Li’i, Lolita’s Pacific white-sided dolphin companion at the Miami Seaquarium, was transferred Sunday night to SeaWorld San Antonio, where she will be reunited with two calves, her former partner Piquet and three other members of his species.
Li’i, who weighs 90 kilograms and is considered an old dolphin at the age of 40, was transported in a container filled with cold water on a chartered Boeing 767 and accompanied by two veterinarians. and a trainer.
“Li’i’s trip was successful,” said Dr. Christopher Dold, the chief zookeeper at SeaWorld. “It was an old dolphin that didn’t move at all, but was very calm throughout the flight. We took her out of the water early this morning and she is alert and active. He will see other animals that he will soon be with.”
Once Li’i is oriented to her new home, she will be moved to one of SeaWorld’s largest habitats, a 2.5 million gallon pool, which she will share with the belugas and the another six Pacific white-sided dolphins.
Li’i, caught off the coast of California, has been living in the Whale Bowl tank with Lolita since 1983.
Lolita, also known by her Native American name Tokitae and her nickname Toki, died on August 18 at the age of 57, after spending 53 years at the Seaquarium, citing kidney failure as the cause of death.
“Our main goal is to provide the greatest benefit for Li’i in a place where he can live with other dolphins of his species,” said Dr. Guillermo Sánchez, chief veterinarian of The Dolphin Company, owner of the Seaquarium and 29 other facilities .Worldwide. “When Toki died we immediately started planning for Li’i’s future. “San Antonio has a lot of experience with geriatric animals.”
After going through several transfer drills in the cold water container of the Seaquarium, Li’i’s flight left Miami at 10 pm on Sunday.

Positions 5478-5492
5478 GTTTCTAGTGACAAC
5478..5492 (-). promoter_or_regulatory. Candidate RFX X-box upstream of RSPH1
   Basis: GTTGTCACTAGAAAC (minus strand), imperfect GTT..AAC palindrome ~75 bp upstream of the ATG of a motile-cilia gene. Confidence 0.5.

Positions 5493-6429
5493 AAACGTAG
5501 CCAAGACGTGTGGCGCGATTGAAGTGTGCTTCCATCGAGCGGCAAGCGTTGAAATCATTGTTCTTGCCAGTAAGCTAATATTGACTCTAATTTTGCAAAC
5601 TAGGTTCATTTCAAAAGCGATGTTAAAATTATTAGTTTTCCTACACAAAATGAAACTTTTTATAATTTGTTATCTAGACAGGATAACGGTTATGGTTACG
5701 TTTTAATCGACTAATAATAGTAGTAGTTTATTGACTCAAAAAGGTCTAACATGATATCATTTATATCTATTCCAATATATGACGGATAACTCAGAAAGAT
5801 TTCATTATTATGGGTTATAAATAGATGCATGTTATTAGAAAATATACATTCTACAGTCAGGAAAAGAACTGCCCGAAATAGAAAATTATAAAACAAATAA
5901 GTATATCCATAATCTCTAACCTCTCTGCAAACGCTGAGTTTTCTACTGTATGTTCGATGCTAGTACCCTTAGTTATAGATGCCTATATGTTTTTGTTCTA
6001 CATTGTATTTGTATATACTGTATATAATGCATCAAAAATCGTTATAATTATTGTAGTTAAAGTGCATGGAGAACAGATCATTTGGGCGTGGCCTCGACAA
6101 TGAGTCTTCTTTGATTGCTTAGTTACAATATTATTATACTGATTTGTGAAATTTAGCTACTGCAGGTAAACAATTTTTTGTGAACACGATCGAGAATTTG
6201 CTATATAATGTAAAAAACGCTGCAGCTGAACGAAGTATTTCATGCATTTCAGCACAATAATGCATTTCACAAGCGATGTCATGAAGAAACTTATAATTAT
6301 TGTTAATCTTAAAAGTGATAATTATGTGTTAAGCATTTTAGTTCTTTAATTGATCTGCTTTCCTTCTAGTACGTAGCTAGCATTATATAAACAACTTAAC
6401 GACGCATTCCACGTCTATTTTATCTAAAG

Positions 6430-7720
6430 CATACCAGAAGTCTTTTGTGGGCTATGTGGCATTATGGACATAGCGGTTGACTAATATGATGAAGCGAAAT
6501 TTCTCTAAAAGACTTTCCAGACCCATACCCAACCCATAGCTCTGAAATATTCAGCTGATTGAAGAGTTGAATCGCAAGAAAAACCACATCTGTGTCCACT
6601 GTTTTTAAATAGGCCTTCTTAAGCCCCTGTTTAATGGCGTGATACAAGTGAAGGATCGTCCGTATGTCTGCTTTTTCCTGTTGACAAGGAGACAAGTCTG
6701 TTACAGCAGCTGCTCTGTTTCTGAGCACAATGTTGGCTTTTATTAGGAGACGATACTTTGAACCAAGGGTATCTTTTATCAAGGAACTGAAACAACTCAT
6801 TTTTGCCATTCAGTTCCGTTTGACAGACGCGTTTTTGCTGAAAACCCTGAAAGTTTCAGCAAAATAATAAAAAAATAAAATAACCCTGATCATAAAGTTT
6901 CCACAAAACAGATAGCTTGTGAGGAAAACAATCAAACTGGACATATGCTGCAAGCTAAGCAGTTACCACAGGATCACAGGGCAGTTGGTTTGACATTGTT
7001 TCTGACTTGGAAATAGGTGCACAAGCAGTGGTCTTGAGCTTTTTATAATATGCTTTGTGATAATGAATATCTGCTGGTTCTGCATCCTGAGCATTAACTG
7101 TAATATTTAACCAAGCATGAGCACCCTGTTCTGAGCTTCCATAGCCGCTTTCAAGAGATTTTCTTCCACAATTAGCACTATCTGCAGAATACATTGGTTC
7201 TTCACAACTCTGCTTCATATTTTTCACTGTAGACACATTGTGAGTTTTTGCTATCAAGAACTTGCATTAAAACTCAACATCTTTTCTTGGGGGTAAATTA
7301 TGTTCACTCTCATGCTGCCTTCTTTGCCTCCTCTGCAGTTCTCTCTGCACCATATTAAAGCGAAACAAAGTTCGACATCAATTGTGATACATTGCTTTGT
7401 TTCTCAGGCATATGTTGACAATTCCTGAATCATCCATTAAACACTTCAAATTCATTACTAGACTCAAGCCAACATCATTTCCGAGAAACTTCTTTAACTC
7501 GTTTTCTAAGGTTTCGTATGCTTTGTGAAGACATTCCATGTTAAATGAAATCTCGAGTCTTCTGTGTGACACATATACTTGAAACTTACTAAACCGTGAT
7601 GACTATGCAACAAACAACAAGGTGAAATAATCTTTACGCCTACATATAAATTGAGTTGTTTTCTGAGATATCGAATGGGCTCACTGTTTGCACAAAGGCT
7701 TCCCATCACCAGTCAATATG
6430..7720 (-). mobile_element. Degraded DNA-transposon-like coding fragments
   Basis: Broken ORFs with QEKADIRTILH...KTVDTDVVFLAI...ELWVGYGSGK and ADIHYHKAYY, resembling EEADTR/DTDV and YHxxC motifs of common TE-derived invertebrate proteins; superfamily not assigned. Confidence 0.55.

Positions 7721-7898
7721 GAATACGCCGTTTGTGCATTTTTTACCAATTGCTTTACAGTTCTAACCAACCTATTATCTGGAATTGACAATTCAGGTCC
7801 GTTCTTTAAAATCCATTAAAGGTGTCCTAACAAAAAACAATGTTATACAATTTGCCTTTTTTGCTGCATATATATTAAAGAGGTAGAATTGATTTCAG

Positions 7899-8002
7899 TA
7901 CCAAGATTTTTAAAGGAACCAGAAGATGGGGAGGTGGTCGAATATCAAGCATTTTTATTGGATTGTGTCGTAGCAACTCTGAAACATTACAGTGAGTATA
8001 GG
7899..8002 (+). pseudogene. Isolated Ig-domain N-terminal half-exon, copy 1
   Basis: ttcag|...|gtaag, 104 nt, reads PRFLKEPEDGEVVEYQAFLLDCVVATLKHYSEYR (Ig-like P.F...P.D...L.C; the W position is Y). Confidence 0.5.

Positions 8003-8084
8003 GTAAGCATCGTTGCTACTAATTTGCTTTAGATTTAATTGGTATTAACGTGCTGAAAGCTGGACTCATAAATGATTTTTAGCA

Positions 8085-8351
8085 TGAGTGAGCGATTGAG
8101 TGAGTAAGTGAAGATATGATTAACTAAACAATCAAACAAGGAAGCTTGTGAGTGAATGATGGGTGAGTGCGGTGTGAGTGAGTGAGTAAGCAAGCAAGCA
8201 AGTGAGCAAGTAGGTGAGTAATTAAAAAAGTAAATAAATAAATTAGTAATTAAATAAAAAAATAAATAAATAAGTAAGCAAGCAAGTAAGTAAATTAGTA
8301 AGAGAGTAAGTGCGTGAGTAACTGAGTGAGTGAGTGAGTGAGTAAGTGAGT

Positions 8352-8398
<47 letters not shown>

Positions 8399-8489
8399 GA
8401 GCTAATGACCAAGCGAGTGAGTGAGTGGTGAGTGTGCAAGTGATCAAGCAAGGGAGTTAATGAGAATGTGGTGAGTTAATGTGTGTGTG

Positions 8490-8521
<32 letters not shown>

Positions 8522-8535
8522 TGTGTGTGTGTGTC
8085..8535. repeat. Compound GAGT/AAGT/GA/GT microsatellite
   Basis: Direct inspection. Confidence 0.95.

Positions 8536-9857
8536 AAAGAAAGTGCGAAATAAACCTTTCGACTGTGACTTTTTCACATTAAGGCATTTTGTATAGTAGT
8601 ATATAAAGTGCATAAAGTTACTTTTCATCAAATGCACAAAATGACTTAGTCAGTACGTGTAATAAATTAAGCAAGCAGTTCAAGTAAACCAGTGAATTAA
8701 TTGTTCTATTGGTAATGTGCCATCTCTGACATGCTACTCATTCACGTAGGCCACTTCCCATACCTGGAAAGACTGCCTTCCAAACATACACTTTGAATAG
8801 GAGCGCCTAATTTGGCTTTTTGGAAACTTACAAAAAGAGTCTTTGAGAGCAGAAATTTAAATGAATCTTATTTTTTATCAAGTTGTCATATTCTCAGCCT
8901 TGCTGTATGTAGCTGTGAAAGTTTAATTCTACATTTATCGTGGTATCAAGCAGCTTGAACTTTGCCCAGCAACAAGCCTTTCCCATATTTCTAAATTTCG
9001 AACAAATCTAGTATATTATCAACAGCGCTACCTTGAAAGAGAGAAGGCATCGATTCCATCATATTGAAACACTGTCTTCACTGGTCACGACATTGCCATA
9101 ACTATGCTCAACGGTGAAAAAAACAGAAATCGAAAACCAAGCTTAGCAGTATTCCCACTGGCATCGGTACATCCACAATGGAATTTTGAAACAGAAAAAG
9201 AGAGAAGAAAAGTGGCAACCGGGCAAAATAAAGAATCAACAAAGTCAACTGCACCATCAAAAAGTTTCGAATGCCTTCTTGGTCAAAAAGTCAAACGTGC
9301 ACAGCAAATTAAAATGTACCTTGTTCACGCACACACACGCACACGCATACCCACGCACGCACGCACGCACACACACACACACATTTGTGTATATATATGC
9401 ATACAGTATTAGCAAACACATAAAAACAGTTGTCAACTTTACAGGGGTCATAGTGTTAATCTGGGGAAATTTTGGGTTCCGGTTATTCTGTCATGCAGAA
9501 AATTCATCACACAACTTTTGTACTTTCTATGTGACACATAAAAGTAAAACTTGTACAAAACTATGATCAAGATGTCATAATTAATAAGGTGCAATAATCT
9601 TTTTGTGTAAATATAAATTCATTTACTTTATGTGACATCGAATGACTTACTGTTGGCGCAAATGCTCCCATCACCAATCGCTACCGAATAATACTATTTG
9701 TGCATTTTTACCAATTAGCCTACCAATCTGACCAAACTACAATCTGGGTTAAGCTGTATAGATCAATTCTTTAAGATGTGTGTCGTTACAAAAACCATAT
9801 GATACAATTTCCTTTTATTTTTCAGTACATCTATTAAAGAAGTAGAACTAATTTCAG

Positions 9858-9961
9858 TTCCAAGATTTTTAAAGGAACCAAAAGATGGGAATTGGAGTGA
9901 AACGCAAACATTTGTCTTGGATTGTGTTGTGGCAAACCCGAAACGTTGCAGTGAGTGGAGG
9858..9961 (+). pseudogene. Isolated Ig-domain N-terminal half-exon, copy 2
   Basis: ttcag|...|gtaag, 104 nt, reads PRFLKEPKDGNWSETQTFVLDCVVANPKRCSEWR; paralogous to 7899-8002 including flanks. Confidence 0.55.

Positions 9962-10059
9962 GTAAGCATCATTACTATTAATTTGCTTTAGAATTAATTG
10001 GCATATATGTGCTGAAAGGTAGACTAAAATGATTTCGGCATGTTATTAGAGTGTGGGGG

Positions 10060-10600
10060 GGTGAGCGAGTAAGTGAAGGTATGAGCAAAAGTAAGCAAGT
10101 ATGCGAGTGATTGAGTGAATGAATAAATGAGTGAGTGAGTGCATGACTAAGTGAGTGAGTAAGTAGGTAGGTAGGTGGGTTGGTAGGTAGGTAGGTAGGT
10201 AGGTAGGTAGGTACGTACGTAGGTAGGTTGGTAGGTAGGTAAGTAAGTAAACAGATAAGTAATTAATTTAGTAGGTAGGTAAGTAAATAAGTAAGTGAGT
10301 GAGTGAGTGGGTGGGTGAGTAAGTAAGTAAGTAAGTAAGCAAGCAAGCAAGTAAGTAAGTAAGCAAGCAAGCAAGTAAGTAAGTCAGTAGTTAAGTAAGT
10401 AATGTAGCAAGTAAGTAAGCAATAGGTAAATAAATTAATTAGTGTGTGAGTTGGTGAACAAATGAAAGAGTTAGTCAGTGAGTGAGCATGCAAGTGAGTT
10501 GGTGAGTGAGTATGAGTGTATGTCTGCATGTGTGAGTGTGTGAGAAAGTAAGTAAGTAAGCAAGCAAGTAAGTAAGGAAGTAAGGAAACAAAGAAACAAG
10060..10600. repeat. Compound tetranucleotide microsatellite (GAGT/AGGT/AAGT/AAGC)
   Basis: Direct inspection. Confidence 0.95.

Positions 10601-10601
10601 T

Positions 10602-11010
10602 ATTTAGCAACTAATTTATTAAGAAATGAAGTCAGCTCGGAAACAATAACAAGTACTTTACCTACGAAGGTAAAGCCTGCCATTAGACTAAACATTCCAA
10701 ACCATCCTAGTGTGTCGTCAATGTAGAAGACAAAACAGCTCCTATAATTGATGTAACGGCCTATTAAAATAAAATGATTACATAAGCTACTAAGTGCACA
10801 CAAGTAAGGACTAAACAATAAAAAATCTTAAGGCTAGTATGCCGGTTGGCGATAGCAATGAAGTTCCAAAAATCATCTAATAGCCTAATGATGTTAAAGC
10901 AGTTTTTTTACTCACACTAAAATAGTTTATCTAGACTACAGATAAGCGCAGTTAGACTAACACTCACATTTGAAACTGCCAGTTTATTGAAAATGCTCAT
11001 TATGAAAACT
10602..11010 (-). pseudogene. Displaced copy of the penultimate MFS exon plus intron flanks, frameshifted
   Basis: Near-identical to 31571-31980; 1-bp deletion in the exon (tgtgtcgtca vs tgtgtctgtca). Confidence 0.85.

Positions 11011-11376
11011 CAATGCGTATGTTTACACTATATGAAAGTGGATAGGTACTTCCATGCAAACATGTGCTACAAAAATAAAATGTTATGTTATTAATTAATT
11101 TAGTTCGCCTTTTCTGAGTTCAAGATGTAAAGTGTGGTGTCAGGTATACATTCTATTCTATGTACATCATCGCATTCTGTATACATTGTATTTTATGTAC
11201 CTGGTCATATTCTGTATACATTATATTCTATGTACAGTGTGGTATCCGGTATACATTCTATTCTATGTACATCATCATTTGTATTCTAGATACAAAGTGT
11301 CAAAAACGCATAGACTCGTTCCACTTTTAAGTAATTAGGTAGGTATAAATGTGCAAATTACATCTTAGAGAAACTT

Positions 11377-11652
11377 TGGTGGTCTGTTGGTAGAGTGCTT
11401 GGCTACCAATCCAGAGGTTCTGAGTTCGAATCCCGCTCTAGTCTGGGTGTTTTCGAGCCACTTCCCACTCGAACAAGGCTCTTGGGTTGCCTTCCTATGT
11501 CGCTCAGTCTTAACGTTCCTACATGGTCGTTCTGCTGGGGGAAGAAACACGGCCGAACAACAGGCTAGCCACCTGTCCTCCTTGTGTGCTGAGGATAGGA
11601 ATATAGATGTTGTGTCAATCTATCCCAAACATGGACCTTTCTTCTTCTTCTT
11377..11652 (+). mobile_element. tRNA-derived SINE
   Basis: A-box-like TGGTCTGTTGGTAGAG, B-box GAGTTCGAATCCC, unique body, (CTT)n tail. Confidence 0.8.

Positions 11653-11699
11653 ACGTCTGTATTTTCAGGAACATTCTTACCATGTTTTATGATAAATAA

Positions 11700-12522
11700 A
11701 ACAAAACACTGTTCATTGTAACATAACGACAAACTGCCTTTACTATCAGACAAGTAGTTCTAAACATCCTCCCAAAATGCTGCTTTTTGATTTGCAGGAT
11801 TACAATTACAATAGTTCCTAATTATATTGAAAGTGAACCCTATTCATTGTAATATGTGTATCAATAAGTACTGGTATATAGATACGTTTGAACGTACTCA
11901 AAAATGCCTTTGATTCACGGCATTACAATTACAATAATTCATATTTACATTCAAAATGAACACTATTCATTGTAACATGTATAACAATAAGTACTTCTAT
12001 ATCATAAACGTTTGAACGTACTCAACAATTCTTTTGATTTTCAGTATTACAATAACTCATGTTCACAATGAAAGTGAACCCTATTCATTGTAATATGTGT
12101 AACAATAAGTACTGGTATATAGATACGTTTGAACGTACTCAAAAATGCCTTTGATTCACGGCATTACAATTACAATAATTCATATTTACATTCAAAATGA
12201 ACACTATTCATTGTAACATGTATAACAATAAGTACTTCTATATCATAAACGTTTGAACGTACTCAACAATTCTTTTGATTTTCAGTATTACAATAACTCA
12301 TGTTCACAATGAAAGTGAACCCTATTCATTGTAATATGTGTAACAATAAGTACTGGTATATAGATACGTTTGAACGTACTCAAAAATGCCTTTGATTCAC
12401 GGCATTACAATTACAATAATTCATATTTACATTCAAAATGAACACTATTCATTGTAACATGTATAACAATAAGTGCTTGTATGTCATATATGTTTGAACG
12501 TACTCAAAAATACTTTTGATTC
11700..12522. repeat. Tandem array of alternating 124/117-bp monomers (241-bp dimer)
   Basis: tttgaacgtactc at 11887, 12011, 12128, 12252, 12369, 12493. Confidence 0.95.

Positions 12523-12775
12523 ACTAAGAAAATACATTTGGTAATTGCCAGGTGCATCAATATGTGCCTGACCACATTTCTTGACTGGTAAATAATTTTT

The Fisheries Division of the National Oceanic and Atmospheric Administration (NOAA) approved the transfer. It is endorsed by the Association of Zoos and Aquariums (AZA).
“Once again, SeaWorld’s compassionate professionals stepped up to provide a home and sanctuary to an animal in need, accepting the call to help the last remaining Pacific white-sided dolphin at the Miami Seaquarium,” he said. Dan Ashe, President and CEO of AZA. “Transferring animals safely, between zoological facilities or for reintroduction into the wild, is common practice in zoos, and SeaWorld is a leader among leaders.” The Dolphin Company, which currently operates four AZA-accredited facilities, is committed to improving the facilities and standards of care at the Miami Seaquarium. “AZA looks forward to continuing to work with them toward that goal.”
The Seaquarium transferred the other Pacific white dolphins, Elelo and Loki, a mother-and-son pair, to the Shedd Aquarium in Chicago on August 3.
The Seaquarium is awaiting the results of Lolita’s necropsy, which was conducted at the University of Georgia.
“The samples have been sent from the university to the laboratories and we hope to receive the results soon,” said Sánchez.